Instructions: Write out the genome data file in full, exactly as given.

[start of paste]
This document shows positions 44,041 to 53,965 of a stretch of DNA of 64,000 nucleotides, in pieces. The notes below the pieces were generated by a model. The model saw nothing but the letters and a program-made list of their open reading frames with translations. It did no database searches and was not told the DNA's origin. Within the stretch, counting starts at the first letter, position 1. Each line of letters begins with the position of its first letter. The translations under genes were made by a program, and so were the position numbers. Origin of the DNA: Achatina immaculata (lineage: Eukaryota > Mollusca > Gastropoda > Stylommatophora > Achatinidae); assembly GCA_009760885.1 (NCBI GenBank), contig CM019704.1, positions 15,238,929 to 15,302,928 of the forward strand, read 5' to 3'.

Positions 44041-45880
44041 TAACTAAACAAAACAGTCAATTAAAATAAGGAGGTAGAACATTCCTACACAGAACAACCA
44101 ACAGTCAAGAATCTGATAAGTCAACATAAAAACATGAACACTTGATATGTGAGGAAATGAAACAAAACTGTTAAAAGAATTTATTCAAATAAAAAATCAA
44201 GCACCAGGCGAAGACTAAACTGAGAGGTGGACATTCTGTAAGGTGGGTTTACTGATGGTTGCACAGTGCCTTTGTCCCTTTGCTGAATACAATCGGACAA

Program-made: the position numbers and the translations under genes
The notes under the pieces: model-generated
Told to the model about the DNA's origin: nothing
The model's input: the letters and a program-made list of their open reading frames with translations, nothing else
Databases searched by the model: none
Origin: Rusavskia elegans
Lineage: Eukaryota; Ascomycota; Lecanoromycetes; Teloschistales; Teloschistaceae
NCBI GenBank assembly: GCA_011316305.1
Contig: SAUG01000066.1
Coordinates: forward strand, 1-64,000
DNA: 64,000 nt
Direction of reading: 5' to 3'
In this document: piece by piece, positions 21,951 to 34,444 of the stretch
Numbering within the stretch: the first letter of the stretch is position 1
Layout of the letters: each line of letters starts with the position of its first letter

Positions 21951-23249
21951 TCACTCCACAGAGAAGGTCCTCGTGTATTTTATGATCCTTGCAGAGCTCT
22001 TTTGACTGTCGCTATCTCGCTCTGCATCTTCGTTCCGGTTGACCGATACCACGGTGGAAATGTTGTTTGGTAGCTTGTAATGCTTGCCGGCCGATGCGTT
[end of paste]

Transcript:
This document shows positions 44,041 to 53,965 of a stretch of DNA of 64,000 nucleotides, in pieces. The notes below the pieces were generated by a model. The model saw nothing but the letters and a program-made list of their open reading frames with translations. It did no database searches and was not told the DNA's origin. Within the stretch, counting starts at the first letter, position 1. Each line of letters begins with the position of its first letter. The translations under genes were made by a program, and so were the position numbers. Origin of the DNA: Achatina immaculata (lineage: Eukaryota > Mollusca > Gastropoda > Stylommatophora > Achatinidae); assembly GCA_009760885.1 (NCBI GenBank), contig CM019704.1, positions 15,238,929 to 15,302,928 of the forward strand, read 5' to 3'.

Positions 44041-45880
44041 TAACTAAACAAAACAGTCAATTAAAATAAGGAGGTAGAACATTCCTACACAGAACAACCA
44101 ACAGTCAAGAATCTGATAAGTCAACATAAAAACATGAACACTTGATATGTGAGGAAATGAAACAAAACTGTTAAAAGAATTTATTCAAATAAAAAATCAA
44201 GCACCAGGCGAAGACTAAACTGAGAGGTGGACATTCTGTAAGGTGGGTTTACTGATGGTTGCACAGTGCCTTTGTCCCTTTGCTGAATACAATCGGACAA

Program-made: the position numbers and the translations under genes
The notes under the pieces: model-generated
Told to the model about the DNA's origin: nothing
The model's input: the letters and a program-made list of their open reading frames with translations, nothing else
Databases searched by the model: none
Origin: Rusavskia elegans
Lineage: Eukaryota; Ascomycota; Lecanoromycetes; Teloschistales; Teloschistaceae
NCBI GenBank assembly: GCA_011316305.1
Contig: SAUG01000066.1
Coordinates: forward strand, 1-64,000
DNA: 64,000 nt
Direction of reading: 5' to 3'
In this document: piece by piece, positions 21,951 to 34,444 of the stretch
Numbering within the stretch: the first letter of the stretch is position 1
Layout of the letters: each line of letters starts with the position of its first letter

Positions 21951-23249
21951 TCACTCCACAGAGAAGGTCCTCGTGTATTTTATGATCCTTGCAGAGCTCT
22001 TTTGACTGTCGCTATCTCGCTCTGCATCTTCGTTCCGGTTGACCGATACCACGGTGGAAATGTTGTTTGGTAGCTTGTAATGCTTGCCGGCCGATGCGTT